It started when the better half of A Pyro Design, Heather, did her first 3D modeling in Tinkercad, a simple bunny that started as a default cube, followed later by a swan.
Then SparkyFace5 on Twitter made her own animals and took to YouTube to put out a call to action and, boy, has it taken off.
Thing is making an animal for the 3D Block Zoo movement is super fun and easy. Just fire-up TinkerCad, drag in a default cube, and you're going. You could do it in more complicated modeling programs, i guess, but if you're speding more than 30 minutes on your animal you're doing it wrong (in my humble opinion). I've done a whale and chameleon, and my sons have contributed an elephant and dragacorn, which is exactly what it sounds like. And in printing their models my sons learned about supports and how to design for 3D printing. I couldn't be more thrilled. They're now going back and iterating their designs to make them less reliant on supports!
So check out what people have done on Twitter and TinkerCad maybe try out your own.
Saturday, December 3, 2016
Friday, December 2, 2016
The weird thing is the sides are just fine. Perfect in fact.
I recently saw a video about audodesk's varislice. When I saw the video I was like, I never print something so perfectly angled in heights. And then I print this thing. Ah well. The thing is, I don't mind variable height, in fact I love the idea of saving time by doing thicker layers where you can. But what about variable width? A lot of time number of shells is treated as a constant, as well it should be. Fewer shells is a theoretically weaker part, more shells is a theoretically stronger part. Theoretically. Someone should test this. Anyways, what if the goal was speed and minimizing material usage then layer height isn't the only consideration. Top layers generally handles this, but increasing the number of shells in the area could do it, possibly better.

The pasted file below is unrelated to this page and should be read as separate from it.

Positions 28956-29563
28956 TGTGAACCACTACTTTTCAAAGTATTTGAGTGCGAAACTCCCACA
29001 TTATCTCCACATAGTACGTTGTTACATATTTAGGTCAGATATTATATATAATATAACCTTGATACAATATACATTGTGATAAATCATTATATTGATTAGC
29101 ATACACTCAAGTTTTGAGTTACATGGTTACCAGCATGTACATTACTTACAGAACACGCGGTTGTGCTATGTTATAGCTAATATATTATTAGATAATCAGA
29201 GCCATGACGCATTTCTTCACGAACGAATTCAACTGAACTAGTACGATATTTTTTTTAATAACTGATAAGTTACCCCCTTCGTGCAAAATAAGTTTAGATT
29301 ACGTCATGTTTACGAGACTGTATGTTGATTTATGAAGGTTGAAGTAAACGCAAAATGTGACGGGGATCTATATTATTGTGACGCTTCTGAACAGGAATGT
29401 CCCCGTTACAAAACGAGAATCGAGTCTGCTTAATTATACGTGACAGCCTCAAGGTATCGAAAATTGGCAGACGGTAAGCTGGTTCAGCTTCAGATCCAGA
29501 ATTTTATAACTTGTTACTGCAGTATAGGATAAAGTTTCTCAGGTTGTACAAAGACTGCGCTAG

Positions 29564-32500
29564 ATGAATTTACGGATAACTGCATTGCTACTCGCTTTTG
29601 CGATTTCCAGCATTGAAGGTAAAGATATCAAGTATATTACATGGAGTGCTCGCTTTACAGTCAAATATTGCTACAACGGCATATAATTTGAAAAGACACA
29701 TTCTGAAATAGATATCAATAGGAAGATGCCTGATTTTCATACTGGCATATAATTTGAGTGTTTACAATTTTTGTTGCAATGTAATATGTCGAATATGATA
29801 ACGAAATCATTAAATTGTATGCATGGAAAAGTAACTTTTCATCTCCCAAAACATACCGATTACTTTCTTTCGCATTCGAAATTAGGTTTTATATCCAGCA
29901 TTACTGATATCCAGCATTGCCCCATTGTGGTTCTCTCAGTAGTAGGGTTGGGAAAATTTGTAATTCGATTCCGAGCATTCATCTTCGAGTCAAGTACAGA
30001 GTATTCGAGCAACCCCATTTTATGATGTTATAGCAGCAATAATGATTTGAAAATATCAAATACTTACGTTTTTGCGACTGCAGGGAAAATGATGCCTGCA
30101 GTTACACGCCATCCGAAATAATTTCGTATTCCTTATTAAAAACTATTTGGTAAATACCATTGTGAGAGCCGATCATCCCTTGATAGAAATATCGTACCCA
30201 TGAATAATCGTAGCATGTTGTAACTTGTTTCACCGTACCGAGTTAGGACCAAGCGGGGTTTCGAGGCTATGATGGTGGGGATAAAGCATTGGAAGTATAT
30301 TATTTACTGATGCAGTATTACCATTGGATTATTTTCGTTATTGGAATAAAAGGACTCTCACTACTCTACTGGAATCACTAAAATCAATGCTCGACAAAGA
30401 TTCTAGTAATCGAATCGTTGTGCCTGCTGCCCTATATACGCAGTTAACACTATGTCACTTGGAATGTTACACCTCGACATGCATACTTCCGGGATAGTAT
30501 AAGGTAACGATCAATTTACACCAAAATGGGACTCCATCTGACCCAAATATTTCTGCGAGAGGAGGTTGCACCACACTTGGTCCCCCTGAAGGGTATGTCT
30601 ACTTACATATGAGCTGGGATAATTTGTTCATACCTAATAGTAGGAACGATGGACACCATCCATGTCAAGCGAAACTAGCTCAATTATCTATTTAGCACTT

I think this really illustrates that we aren't done advancing slicers at all and there's still a lot to be excited by.
Tuesday, November 29, 2016
I had a whole custom thumbnail for this video made, only to have YouTube grab and even better one that I decided to just go with. I mean, that's a legitimate smile looking at this razor mid shave. Way better than what I came up with:
Saturday, November 26, 2016
This video was an exercise in "Can I do it?" Can I live stream while modeling. And the answer is... no. Not yet. My current laptop does not have the huevos to stream and edit high poly video. I've got a couple of ideas, from a borrowed dedicated streaming rig to a whole new monster laptop. I'm putting together a shopping list right now, and I'll do my best to make it happen. I'm giving serious thought to a fund raising campaign. I want to do more of this, so I'm definitely going to look into it.
In the meanwhile, I gotta finish this Christmas project up before Christmas. As soon as I know the tree will work Patreon backers will have access to the models, and I'll release the ornaments as I make them. A kind of ramshackle advent calendar this year.
Thursday, November 24, 2016
Wednesday, November 23, 2016
Of course this isn't a perfect 3D printer. It still requires work. Sometimes you're gonna have to pop the hood, as it were, and it's going to take some work. One thing I didn't mention was the surprisingly manual filament loading process. For something you do so often it seems odd to me that you have to manually heat the nozzle, and manually push the filament through. That's the sort of thing I'd expect to be automated. But what do you expect for a $200 3D printer. There's still a lot that it does extremely well that can absolutely recommend this for. I mean it's got wifi! And the prints it produces are blowing my mind.